GOLDENBERG: You know, for me, I’m coming from a character standpoint with Veronica first and foremost. So for example, the role of her mother – that’s important to this central character that she has a mother who opposes abortion. She can’t talk to her mom when she wants to get this. And so she has to obviously jump through many, many hoops because she can’t talk to her mom about this. And through her character journey, she gains confidence and loses sort of shame involved with this process. And so then she feels like, you know, she loves her mother, and she wants to tell her this information. And then again, with her mom, it was from a character standpoint, not really a larger message but more OK, so this mom who we know would not have had an abortion herself. And I think most people love their kids more than they hate their choices. And so that felt like a real way in to me.

GARCIA-NAVARRO: Some people who don’t support a woman’s right to choose may hear this and think, should we be portraying something as serious as an abortion in a manner that maybe makes it seem light-hearted or easier than perhaps it is?

GOLDENBERG: There’s a couple things I would say to that. First, I didn’t have to look very far to come up with this perspective. This is my perspective. You know, I’m the filmmaker, and Veronica’s experience and how she feels afterwards – that comes directly from me in my life. But beyond that, I feel really confident in where the comedy is coming from in this film because the comedy is coming from the friendship of the girls, the sort of classic filmic odd couple dynamic and then the difficulty of the journey. So some of the criticism that we’re making fun of abortion or laughing at abortion is sort of bad faith because that’s not actually where any humor is coming from. The comedy that is coming from this journey is pointing out the difficulty, which I’m completely comfortable criticizing.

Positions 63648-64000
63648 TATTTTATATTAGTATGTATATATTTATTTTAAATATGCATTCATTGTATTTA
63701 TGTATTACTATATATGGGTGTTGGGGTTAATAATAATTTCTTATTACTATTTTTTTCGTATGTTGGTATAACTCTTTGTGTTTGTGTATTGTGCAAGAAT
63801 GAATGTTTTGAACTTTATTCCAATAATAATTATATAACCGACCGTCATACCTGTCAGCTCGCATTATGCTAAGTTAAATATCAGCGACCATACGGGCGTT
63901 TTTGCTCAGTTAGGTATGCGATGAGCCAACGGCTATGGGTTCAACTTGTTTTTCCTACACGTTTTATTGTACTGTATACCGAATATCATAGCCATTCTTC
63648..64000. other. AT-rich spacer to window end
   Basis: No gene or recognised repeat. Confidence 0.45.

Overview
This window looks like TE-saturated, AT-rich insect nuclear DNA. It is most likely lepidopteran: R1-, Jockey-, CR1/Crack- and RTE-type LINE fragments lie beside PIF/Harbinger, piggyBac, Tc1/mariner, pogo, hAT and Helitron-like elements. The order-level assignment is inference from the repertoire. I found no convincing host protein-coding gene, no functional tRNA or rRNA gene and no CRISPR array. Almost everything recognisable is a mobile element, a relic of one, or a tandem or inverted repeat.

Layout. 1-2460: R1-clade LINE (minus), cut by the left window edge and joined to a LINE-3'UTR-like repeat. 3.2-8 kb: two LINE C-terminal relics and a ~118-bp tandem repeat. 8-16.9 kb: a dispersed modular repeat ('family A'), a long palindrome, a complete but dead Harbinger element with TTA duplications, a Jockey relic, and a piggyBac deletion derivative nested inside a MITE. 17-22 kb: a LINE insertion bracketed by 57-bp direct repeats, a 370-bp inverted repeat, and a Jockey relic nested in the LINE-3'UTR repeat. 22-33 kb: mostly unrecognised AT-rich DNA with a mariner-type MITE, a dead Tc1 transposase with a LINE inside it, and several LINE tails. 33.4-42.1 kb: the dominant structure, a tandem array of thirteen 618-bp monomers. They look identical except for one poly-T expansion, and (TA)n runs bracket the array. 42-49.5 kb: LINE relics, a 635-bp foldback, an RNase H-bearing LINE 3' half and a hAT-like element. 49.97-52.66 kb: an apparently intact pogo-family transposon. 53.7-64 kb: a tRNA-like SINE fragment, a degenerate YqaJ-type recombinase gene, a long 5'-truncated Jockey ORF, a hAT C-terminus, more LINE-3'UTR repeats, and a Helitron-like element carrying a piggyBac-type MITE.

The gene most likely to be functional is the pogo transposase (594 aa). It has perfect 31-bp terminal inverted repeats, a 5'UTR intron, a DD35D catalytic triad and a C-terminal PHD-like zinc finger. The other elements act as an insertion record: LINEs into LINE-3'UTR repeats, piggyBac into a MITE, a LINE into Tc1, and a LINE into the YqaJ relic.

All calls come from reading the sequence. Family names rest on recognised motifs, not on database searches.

GARCIA-NAVARRO: What do you hope both teenagers and, I guess, the parents of teenagers take away from this film?

GOLDENBERG: I really want people to talk more about abortion and be more comfortable talking about abortion. After I had my abortion, I talked to only a couple of people, my mom and a couple friends. I didn’t question my decision not to tell people. It just felt like sort of a natural thing to do that you don’t in polite society talk about abortion. And then I went through this transformation where I learned that as recently as the ’80s, abortion was actually more frequently talked about and more socially acceptable to talk about. There were actresses on magazine covers saying they’d had an abortion. There were letters signed by celebrities talking about their abortions. And that in the intervening years, there’s been a successful campaign to make it seem more shameful. And that’s made room for more restrictive laws.

And so once I realized that, I had this realization that my not talking about my abortion was its own political decision and not in the way that I wanted it to be. So I started talking about it. And then this film came along. And it felt like a really good opportunity to do that. So I’m hoping to open up discussion so that we’re able to destigmatize and normalize what is a medical procedure and a right that we have in this country.

GARCIA-NAVARRO: That’s director Rachel Lee Goldenberg. Her new film, “Unpregnant,” is out now on HBO Max. Thank you very much.

GOLDENBERG: Thank you for having me.